Kia Ora and good morning Cambridge Baptist and friends. Well done on making it nearly two weeks through the lock down – let’s hope it’s no more than another two weeks.
One of things that has been heartening to see during this lock down is great acts of love and compassion - from doctors and nurses putting their lives in the line treating COVID-19 patients to caregivers at my mother’s rest home, which is under quarantine, choosing to stay at the home with their patients -to landlords reducing their rent because their tenants have lost their jobs. As many have said before, how we act in times of crisis is what defines us. In the Redeemer devotion this morning which is based in John chapter 13 we see what defined Jesus right to the end was his love. If you have your Bibles with you, can I encourage you to turn to John chapter 13: verses 1-15.
It was just before the Passover Festival. Jesus knew that the hour had come for him to leave this world and go to the Father. Having loved his own who were in the world, he loved them to the end.
The evening meal was in progress, and the devil had already prompted Judas, the son of Simon Iscariot, to betray Jesus. Jesus knew that the Father had put all things under his power, and that he had come from God and was returning to God; so he got up from the meal, took off his outer clothing, and wrapped a towel around his waist. After that, he poured water into a basin and began to wash his disciples’ feet, drying them with the towel that was wrapped around him.
He came to Simon Peter, who said to him, “Lord, are you going to wash my feet?”
Jesus replied, “You do not realize now what I am doing, but later you will understand.”
“No,” said Peter, “you shall never wash my feet.”
Jesus answered, “Unless I wash you, you have no part with me.”
“Then, Lord,” Simon Peter replied, “not just my feet but my hands and my head as well!”
Jesus answered, “Those who have had a bath need only to wash their feet; their whole body is clean. And you are clean, though not every one of you.” For he knew who was going to betray him, and that was why he said not every one was clean.
When he had finished washing their feet, he put on his clothes and returned to his place. “Do you understand what I have done for you?” he asked them. “You call me ‘Teacher’ and ‘Lord,’ and rightly so, for that is what I am. Now that I, your Lord and Teacher, have washed your feet, you also should wash one another’s feet. I have set you an example that you should do as I have done for you.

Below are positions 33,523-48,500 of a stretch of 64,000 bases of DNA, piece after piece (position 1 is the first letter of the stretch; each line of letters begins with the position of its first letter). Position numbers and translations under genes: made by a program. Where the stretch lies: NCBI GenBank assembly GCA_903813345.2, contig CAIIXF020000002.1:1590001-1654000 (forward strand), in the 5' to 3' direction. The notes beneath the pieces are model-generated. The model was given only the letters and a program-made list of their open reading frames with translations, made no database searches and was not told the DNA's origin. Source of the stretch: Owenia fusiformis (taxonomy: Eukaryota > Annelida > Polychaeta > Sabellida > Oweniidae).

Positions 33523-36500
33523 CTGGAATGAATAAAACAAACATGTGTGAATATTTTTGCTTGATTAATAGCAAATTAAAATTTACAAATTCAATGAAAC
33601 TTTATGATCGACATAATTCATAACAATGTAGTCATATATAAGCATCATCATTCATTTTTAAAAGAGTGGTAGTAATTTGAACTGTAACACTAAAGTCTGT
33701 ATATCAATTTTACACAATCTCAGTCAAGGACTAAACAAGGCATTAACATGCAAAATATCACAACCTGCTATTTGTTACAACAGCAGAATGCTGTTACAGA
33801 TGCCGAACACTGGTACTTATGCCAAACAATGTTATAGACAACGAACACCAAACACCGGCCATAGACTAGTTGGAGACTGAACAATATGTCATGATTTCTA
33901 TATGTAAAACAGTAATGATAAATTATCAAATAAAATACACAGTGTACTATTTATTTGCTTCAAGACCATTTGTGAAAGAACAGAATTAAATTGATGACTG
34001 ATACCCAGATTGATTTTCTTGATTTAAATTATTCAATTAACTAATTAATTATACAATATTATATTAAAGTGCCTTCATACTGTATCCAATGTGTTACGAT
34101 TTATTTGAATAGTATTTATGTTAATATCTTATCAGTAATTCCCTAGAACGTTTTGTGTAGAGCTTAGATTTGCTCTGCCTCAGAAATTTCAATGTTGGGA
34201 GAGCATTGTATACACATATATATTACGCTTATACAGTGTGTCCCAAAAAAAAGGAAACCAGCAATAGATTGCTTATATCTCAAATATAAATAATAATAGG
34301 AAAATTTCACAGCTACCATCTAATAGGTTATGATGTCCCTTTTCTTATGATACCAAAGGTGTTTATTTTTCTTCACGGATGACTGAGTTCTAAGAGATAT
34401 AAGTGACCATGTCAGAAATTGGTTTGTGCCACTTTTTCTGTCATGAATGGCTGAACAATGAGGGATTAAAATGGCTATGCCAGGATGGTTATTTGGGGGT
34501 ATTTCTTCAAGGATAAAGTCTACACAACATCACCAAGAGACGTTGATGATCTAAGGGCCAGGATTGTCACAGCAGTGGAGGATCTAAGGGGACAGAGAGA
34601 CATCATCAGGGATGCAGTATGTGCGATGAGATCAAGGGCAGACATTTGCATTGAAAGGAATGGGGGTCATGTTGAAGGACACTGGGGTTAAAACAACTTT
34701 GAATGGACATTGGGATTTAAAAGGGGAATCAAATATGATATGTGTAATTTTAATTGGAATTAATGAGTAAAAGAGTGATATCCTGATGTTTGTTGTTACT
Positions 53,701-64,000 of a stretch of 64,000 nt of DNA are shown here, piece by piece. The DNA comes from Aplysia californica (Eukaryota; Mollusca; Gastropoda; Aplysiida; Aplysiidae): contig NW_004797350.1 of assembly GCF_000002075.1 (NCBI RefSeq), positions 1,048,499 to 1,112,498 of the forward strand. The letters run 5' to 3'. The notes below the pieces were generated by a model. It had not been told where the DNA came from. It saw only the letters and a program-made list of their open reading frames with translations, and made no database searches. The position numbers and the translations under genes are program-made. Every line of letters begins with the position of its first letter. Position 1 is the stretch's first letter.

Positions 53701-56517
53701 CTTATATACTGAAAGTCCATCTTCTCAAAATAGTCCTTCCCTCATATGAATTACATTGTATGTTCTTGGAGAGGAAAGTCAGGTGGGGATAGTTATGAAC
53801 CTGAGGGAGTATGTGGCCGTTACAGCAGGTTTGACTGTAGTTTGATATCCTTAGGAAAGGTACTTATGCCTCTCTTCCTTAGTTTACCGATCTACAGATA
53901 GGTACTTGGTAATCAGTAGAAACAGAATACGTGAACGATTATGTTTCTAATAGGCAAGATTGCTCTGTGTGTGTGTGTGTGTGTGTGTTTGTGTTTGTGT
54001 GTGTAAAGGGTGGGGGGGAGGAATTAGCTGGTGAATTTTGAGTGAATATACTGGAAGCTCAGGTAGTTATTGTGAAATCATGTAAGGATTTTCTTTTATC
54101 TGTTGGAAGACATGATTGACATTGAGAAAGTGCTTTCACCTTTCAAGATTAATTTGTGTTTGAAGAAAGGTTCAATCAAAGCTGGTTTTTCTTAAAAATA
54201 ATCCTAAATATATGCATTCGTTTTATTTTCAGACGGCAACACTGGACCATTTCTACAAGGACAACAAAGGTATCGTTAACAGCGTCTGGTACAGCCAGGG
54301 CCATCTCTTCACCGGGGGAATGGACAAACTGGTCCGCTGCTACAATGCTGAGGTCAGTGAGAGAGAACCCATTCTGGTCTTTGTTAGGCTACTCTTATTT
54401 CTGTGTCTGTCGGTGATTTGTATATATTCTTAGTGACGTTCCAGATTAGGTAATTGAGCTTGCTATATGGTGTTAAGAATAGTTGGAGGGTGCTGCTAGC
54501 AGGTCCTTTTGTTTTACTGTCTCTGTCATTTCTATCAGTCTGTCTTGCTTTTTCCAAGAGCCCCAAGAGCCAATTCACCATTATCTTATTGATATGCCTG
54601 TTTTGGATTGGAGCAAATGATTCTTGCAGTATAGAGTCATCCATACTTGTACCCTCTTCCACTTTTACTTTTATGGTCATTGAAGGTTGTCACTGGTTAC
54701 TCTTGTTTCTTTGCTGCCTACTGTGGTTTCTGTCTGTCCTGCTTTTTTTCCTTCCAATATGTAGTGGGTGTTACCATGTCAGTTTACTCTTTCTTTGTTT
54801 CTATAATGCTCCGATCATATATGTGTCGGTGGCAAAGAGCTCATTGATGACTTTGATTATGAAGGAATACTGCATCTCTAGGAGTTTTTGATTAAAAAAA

This morning I want us to dwell on Jesus’ statement “Having loved his own who were in the world, he now showed them the full extent of his love.”
In this unexpected act of foot washing, Jesus communicated something profound about the nature of divine love. Love is not simply what Jesus does, but love is actually who he is. It is part of his identity.
Often when we consider loving someone, we think in terms of actions and behaviors. We ask ourselves, “What’s the loving thing to do?”
But Jesus’ unexpected, self-effacing act of service came out of his very nature and this should make us reflect on whether we have taken on Christ’s nature sufficiently that love has also become part of who we are.
Its sobering to think that we can unknowingly place limits on our love because we are not operating out of a gospel-transformed identity. For example, if we functionally see ourselves as orphans needing to look out for ourselves instead of as God’s beloved children, we will limit our generosity towards others out of fear of not having enough.
Likewise, if we think we are righteous by our own hard work, there will be boundaries to the way we are willing to serve others because our pride keeps us from serving those who “aren’t deserving.”
But when we look to Christ - we find a beautiful freedom to serve others, arising from the security of his identity: “Who, being in very nature God, did not consider equality with God something to be grasped, but made himself nothing, taking the very nature of a servant …” (Phil 2:6-7, NIV).
Jesus was able to serve in a way no one expected because he knew the Father’s love intimately. The same heart that led him to wash the disciples’ feet would lead him to the cross. Because of Christ we have the same privileged status and security with the Father, and so we become free to serve in the radical, loving ways in which he has served us.
May God's peace and protection be with you.